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Essential hypertension: Diagnosis, assessment, and treatment 

Essential hypertension: Diagnosis, assessment, and treatment
Chapter:
Essential hypertension: Diagnosis, assessment, and treatment
Author(s):

Bryan Williams

, and John D. Firth

DOI:
10.1093/med/9780198746690.003.0378
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date: 25 February 2021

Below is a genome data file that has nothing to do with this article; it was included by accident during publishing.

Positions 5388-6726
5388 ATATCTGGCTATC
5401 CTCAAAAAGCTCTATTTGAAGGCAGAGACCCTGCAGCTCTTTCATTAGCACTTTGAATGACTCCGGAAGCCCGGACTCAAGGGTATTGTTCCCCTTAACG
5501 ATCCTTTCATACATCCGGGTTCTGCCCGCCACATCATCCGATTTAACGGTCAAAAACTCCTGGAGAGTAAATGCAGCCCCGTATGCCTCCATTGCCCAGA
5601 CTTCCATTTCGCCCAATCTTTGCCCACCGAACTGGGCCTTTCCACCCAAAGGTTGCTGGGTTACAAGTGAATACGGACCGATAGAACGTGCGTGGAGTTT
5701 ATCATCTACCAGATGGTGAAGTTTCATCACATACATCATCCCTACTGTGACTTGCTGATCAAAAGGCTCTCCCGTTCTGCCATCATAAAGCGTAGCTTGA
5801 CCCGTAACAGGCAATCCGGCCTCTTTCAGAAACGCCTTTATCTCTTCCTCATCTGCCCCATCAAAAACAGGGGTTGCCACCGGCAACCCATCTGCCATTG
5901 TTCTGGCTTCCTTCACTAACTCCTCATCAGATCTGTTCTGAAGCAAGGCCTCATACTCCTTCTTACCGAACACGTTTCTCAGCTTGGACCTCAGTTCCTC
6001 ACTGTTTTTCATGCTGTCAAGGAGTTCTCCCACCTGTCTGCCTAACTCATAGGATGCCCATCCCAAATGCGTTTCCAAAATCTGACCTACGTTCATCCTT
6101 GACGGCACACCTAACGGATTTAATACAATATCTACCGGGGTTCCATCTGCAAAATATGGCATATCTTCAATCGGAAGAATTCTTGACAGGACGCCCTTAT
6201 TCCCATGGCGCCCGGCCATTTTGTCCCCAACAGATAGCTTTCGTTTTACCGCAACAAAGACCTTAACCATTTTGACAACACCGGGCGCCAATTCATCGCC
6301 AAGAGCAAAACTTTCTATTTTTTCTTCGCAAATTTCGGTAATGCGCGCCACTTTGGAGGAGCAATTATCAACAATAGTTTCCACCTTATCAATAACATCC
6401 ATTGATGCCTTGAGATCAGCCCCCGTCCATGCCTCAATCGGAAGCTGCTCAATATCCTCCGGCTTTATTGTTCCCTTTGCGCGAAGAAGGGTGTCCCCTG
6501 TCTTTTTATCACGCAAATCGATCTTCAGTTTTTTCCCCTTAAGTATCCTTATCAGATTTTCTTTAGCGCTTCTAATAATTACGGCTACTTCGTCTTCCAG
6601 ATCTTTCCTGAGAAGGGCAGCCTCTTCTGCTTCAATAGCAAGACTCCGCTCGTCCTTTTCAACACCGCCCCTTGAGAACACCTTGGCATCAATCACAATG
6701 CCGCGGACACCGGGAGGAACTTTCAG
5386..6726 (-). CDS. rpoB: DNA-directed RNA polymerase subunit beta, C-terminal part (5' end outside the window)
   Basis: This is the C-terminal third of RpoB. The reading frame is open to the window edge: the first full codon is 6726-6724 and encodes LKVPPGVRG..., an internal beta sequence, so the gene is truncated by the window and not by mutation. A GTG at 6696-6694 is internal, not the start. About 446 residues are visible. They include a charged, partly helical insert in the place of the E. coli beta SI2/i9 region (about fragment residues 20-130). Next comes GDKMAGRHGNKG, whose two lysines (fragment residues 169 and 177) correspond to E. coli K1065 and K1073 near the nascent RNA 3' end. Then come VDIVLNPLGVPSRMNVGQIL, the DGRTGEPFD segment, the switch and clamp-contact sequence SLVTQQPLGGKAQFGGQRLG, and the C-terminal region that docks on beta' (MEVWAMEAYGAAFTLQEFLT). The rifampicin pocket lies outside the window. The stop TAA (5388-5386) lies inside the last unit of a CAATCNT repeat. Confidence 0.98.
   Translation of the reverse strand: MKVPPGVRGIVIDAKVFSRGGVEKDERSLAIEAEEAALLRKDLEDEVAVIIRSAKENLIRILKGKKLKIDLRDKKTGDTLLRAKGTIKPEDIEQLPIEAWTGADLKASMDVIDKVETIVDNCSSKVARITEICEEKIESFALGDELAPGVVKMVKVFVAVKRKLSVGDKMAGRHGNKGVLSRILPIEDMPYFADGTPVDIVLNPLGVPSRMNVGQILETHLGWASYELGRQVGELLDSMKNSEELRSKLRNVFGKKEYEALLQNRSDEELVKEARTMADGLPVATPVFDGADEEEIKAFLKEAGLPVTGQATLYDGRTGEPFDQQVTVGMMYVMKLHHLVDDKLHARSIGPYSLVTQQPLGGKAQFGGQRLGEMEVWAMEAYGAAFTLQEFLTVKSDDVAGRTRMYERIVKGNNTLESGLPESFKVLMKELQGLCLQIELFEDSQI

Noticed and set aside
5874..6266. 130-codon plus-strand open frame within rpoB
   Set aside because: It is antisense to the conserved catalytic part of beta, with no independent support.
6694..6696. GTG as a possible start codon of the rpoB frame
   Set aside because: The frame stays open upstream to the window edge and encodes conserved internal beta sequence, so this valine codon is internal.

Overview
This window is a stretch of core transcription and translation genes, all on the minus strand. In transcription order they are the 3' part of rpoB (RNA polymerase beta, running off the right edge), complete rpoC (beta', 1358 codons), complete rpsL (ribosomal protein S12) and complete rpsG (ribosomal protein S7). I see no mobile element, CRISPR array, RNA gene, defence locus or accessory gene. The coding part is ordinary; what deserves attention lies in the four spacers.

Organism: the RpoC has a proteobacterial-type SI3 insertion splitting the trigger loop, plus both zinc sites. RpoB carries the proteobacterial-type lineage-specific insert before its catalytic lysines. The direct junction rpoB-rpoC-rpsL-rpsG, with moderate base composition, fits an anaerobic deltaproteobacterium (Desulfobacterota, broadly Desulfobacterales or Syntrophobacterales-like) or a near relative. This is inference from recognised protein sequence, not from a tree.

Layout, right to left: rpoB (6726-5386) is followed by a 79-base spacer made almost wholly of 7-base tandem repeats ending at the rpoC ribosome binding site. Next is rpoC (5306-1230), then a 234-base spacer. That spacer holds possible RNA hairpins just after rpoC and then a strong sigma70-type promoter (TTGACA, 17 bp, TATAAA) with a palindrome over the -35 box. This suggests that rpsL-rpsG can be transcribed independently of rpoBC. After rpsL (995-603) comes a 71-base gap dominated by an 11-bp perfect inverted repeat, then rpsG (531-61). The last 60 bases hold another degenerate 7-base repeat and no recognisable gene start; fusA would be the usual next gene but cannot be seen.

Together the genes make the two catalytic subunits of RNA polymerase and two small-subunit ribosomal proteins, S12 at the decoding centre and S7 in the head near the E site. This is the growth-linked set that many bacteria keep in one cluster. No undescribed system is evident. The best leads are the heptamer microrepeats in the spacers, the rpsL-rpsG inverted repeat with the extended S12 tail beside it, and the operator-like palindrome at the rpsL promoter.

Essential hypertension is invariably symptomless and usually detected by routine screening or opportunistic measurement of blood pressure. However, once a patient has been labelled as ‘hypertensive’ it is not uncommon for them to associate preceding symptoms to their elevated blood pressure. Some patients will claim that they can recognize when their blood pressure is elevated, usually on the basis of symptoms such as plethoric features, palpitations, dizziness, or a feeling of tension. Screening surveys have demonstrated that these symptoms occur no more commonly in untreated hypertensive patients than they do in the normotensive population. However, there are two important caveats to the symptomless nature of essential hypertension: (1) symptoms may develop as a consequence of target organ damage, (2) headache may be a feature of severe hypertension.

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